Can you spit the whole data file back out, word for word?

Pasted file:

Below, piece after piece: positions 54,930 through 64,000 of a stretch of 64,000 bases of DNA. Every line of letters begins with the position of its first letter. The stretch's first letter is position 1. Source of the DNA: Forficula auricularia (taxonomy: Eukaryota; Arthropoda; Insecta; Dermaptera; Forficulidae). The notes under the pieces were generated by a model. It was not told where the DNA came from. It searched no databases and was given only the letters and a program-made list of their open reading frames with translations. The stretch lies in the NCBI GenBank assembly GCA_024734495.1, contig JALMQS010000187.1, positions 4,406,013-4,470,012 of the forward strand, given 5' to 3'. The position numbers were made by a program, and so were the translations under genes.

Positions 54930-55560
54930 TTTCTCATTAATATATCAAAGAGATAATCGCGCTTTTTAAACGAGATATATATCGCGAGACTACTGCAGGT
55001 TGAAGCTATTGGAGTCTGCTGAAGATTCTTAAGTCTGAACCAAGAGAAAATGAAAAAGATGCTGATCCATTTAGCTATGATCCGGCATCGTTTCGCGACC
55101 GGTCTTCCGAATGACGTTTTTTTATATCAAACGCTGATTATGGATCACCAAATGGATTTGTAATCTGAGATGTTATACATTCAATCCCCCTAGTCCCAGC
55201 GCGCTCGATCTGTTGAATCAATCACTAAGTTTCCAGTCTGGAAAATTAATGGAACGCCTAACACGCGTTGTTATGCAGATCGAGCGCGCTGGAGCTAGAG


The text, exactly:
Below, piece after piece: positions 54,930 through 64,000 of a stretch of 64,000 bases of DNA. Every line of letters begins with the position of its first letter. The stretch's first letter is position 1. Source of the DNA: Forficula auricularia (taxonomy: Eukaryota; Arthropoda; Insecta; Dermaptera; Forficulidae). The notes under the pieces were generated by a model. It was not told where the DNA came from. It searched no databases and was given only the letters and a program-made list of their open reading frames with translations. The stretch lies in the NCBI GenBank assembly GCA_024734495.1, contig JALMQS010000187.1, positions 4,406,013-4,470,012 of the forward strand, given 5' to 3'. The position numbers were made by a program, and so were the translations under genes.

Positions 54930-55560
54930 TTTCTCATTAATATATCAAAGAGATAATCGCGCTTTTTAAACGAGATATATATCGCGAGACTACTGCAGGT
55001 TGAAGCTATTGGAGTCTGCTGAAGATTCTTAAGTCTGAACCAAGAGAAAATGAAAAAGATGCTGATCCATTTAGCTATGATCCGGCATCGTTTCGCGACC
55101 GGTCTTCCGAATGACGTTTTTTTATATCAAACGCTGATTATGGATCACCAAATGGATTTGTAATCTGAGATGTTATACATTCAATCCCCCTAGTCCCAGC
55201 GCGCTCGATCTGTTGAATCAATCACTAAGTTTCCAGTCTGGAAAATTAATGGAACGCCTAACACGCGTTGTTATGCAGATCGAGCGCGCTGGAGCTAGAG